The Final Report from the Blue Ribbon Task Force on Sustainable Digital Preservation and Access, called "Sustainable Economics for a Digital Planet: Ensuring Long-term Access to Digital Information", is the result of a two-year effort focusing on  the critical economic challenges of  preserving an ever-increasing amount of information in a world gone digital. The full report is available online at
http://brtf.sdsc.edu/biblio/BRTF_Final_Report.pdf .

"The Data Deluge is here.  Ensuring that our most valuable information is available both today and tomorrow is not just a matter of finding sufficient funds," said Fran Berman, vice president for research at Rensselaer Polytechnic Institute, and co-chair of the Task Force. "It's about creating a "data economy" in which those who care, those who will pay, and those who preserve are working in coordination."

The challenge in preserving valuable digital information - consisting of text, video, images, music, sensor data, etc. generated throughout all areas of our society - is real and growing at an exponential pace. A recent study by the International Data Corporation (IDC) found that a total of 3,892,179,868,480,350,000,000 (that's roughly 3.9 trillion times a trillion) new digital information bits were created in 2008. In the future, the digital universe is expected to double in size every 18 months, according to the IDC report.
While much has been written on the digital preservation issue as a technical challenge, the Blue Ribbon Task Force report focuses on the economic aspect; i.e. how stewards of valuable, digitally-based information can pay for preservation over the longer term. The report provides general principles and actions to support long-term economic sustainability; context-specific recommendations tailored to specific scenarios analyzed in the report; and an agenda for priority actions and next steps, organized according to the type of decision maker best suited to carry that action forward. Moreover, the report is intended to serve as a foundation for further study in this critical area.

In addition to releasing its report, the Task Force earlier this month announced plans for a one-day symposium to provide a forum for discussion on economically sustainable digital preservation practices. The symposium, to be held April 1 in Washington D.C., will include a spectrum of national leaders from the Executive Office of the President of the United States, the Academy of Motion Picture Arts and Sciences, the Smithsonian Museum, Nature Magazine, Google, and other organizations for whom digital information is fundamental for success.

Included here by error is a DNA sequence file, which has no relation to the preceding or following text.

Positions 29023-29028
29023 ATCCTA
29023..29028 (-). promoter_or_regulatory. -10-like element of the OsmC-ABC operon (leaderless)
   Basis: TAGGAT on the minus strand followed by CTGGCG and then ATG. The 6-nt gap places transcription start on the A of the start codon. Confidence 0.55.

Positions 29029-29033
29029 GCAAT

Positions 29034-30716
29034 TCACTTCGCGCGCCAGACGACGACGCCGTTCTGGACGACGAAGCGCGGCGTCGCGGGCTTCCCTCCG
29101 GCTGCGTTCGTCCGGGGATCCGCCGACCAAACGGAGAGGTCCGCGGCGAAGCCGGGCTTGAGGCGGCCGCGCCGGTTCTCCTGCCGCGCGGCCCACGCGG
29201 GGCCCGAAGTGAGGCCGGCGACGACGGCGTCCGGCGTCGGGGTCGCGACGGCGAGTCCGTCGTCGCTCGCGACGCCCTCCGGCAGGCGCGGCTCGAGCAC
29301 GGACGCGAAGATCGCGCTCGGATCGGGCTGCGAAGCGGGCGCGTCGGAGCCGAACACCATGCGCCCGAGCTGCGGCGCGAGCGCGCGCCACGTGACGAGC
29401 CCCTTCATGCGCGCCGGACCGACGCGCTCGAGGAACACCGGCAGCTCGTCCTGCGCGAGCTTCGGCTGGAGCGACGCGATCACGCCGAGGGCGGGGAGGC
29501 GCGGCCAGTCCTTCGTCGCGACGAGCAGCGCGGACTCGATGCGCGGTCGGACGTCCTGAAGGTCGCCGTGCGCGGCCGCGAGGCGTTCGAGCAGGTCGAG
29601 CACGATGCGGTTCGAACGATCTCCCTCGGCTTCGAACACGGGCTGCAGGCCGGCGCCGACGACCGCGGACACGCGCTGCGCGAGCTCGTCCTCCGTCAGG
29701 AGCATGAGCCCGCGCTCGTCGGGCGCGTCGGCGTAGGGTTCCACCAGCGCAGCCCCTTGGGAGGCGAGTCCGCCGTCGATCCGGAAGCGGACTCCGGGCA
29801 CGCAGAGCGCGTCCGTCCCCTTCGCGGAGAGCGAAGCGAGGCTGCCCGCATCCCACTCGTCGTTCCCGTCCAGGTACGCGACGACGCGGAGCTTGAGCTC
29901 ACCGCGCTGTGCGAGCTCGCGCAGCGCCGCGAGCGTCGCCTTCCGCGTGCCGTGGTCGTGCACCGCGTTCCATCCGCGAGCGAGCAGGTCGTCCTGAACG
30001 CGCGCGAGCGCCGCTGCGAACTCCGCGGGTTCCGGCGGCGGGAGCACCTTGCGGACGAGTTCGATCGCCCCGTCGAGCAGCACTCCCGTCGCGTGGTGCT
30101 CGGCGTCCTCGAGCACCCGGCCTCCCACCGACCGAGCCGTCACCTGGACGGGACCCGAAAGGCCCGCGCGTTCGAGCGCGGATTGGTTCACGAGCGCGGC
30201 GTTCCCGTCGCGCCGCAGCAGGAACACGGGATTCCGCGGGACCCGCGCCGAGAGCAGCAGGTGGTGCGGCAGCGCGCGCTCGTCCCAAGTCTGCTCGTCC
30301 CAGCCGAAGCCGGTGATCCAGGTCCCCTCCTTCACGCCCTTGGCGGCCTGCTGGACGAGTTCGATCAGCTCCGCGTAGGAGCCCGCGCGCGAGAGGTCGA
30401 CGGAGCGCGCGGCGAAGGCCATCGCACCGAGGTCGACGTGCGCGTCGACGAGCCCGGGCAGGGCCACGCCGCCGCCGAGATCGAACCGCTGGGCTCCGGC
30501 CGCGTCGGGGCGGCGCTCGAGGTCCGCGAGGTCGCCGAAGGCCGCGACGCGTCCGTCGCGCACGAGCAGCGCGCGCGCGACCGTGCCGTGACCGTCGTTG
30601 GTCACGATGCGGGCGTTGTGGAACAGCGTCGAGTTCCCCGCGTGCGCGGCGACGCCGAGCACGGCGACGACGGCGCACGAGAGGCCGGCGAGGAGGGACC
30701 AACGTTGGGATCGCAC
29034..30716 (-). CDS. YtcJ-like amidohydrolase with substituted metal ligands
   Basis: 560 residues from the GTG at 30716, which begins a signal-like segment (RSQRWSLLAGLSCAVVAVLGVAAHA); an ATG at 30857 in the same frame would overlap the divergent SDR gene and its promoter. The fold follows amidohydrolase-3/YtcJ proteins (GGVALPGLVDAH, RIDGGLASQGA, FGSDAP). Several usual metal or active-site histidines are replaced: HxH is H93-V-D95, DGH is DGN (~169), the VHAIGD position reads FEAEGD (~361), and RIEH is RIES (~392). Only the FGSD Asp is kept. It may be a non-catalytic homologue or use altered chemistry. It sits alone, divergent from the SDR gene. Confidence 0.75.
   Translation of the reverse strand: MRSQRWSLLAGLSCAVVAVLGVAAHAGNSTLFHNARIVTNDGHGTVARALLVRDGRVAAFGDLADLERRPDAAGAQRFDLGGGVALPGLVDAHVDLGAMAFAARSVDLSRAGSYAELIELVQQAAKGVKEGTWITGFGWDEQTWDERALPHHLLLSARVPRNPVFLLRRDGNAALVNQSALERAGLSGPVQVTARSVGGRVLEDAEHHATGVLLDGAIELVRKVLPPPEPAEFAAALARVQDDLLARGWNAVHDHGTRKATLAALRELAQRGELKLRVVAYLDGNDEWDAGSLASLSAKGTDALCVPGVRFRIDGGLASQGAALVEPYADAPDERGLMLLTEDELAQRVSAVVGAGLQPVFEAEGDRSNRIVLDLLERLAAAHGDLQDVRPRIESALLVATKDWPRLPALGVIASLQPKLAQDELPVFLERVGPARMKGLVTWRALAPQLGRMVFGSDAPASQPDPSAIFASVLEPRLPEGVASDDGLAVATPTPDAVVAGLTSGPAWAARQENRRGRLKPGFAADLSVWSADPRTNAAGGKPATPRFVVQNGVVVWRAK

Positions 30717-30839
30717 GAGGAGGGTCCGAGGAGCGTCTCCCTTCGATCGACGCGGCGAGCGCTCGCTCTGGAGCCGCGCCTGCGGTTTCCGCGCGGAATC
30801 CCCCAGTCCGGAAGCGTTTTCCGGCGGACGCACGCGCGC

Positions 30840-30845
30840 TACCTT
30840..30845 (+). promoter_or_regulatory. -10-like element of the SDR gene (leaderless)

Value, Incentives, and Roles & Responsibilities
The report of the Blue Ribbon Task Force focuses on four distinct scenarios, each having ever-increasing amounts of preservation-worthy digital assets in which there is a public interest in long-term preservation:  scholarly discourse , research data, commercially-owned cultural content (such as digital movies and music), and collectively-produced Web content (such as blogs).

"Valuable digital information spans the spectrum from official e-documents to some YouTube videos. No one economic model will cost-effectively support them all, but all require cost-effective economic models," said Berman, who was director of the San Diego Supercomputer Center at the University of California, San Diego, before joining Rensselaer last year.
The report categorizes the economics of digital preservation into three "necessary conditions" closely aligned with the needs of stakeholders: recognizing the value of data and selecting materials for longer-term preservation; providing incentives for decision makers to preserve data directly or provide preservation services for others; and articulating the roles and responsibilities among those involved in the preservation process. The report further aligns those conditions with the basic economic principle of supply and demand, and warns that without well-articulated demand for access to preserved digital assets, there will be no supply of preservation services.

"Addressing the issues of value, incentives, and roles and responsibilities helps us understand who benefits from long-term access to digital materials, who should be responsible for preservation, and who should pay for it," said Brian Lavoie, research scientist at OCLC and Task Force co-chair. "Neglecting to account for any of these conditions significantly reduces the prospects of achieving sustainable digital preservation activities over the long run."